Buying offsets is a popular way to show support for the environment. For example, the ride sharing company Lyft has pledged to buy enough carbon offsets that “.” And cities may meet clean energy commitments by from power providers outside their limits.
Offset projects can be very cost-effective and important for reducing overall US emissions, but they may not do anything for improving local air quality in cities. Those Lyft drivers will still be generating air pollution. So will the urban power plants that keep running while local governments buy green power credits from sources elsewhere.
As these examples show, the more cities rely on offsets to meet their climate targets, the harder it will be to assess whether they are actually reducing their contributions to climate change.
If you can't measure it, you can't manage it. Tomorrow, @Bloomberg’s annual #D4GX will bring together leaders from the public and private sector to explore how data science methods can improve civic and social outcomes.— Mike Bloomberg (@MikeBloomberg) September 15, 2018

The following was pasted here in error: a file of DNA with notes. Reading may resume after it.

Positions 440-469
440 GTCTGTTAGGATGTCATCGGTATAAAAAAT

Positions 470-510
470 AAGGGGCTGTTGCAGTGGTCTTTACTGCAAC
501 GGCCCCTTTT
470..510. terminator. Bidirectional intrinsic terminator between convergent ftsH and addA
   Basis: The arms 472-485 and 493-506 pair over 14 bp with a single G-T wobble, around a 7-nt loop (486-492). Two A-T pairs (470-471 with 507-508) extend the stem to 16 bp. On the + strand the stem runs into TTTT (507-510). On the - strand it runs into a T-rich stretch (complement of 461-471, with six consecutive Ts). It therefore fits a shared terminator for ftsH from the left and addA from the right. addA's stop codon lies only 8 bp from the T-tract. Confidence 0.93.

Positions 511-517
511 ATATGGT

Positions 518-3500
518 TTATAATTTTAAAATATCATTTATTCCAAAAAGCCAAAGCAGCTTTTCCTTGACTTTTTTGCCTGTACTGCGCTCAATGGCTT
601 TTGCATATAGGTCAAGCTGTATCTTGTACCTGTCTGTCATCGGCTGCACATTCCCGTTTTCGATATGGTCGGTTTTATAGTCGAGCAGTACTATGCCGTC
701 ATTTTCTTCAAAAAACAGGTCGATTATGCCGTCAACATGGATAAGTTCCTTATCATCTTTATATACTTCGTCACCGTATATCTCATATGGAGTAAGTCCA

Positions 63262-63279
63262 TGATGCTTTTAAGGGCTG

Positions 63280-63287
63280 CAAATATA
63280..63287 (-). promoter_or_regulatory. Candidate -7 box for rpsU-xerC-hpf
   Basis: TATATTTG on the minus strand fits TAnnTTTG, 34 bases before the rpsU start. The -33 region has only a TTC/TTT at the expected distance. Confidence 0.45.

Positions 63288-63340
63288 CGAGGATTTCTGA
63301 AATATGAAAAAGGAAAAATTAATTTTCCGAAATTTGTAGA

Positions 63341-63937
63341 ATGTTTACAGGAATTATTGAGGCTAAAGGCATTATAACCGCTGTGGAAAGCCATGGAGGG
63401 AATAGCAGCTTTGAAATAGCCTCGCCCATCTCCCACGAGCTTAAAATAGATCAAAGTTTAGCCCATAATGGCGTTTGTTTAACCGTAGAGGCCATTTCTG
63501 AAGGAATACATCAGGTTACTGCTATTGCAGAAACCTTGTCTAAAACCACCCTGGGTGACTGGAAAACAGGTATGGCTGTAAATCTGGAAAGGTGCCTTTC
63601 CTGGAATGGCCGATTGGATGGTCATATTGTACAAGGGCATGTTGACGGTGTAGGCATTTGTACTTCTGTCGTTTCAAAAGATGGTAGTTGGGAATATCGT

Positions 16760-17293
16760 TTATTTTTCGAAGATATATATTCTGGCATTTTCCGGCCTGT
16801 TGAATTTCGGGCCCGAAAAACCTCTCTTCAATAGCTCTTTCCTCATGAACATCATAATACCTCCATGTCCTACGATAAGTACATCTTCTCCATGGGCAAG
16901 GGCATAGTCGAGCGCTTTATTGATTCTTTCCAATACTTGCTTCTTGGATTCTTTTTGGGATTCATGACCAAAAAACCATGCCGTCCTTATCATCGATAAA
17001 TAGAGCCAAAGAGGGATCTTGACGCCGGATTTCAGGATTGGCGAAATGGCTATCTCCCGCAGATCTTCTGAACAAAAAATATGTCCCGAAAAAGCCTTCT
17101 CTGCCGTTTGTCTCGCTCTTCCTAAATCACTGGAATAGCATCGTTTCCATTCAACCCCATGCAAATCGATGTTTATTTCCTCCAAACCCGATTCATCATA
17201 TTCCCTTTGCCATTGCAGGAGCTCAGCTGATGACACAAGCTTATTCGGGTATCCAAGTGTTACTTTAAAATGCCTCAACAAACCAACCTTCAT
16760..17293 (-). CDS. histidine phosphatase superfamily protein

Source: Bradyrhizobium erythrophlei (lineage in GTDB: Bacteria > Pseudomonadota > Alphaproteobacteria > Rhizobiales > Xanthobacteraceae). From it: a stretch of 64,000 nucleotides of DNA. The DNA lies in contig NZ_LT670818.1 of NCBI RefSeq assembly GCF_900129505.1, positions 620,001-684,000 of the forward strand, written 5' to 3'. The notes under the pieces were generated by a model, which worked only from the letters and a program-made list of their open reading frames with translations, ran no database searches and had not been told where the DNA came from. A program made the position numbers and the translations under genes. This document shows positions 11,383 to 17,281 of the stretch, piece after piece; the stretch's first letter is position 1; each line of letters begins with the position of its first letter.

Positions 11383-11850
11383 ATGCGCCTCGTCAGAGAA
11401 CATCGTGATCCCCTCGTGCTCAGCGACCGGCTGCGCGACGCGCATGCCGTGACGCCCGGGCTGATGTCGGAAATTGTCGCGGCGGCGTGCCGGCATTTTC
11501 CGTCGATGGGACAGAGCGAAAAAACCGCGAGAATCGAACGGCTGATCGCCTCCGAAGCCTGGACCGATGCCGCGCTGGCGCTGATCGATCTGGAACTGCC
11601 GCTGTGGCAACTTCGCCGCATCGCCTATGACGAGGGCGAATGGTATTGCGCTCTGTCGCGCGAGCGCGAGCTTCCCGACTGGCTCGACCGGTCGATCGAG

You Can’t Manage What You Can’t Measure
To sustain momentum and achieve their climate goals, we believe US cities should embrace the transparency and validation that direct measurements can provide to show that progress is real and not just on paper. In our view, it also is time for a major push to connect local climate action plans across cities with observations and data. Ambitious climate targets are a key first step, but now cities need to show their residents – and each other – that they are making verifiable progress.
(This is an opinion piece and the views expressed above are the authors’ own. The Quint neither endorses nor is responsible for the same. This article was originally published on The Conversation. Read the original article here.)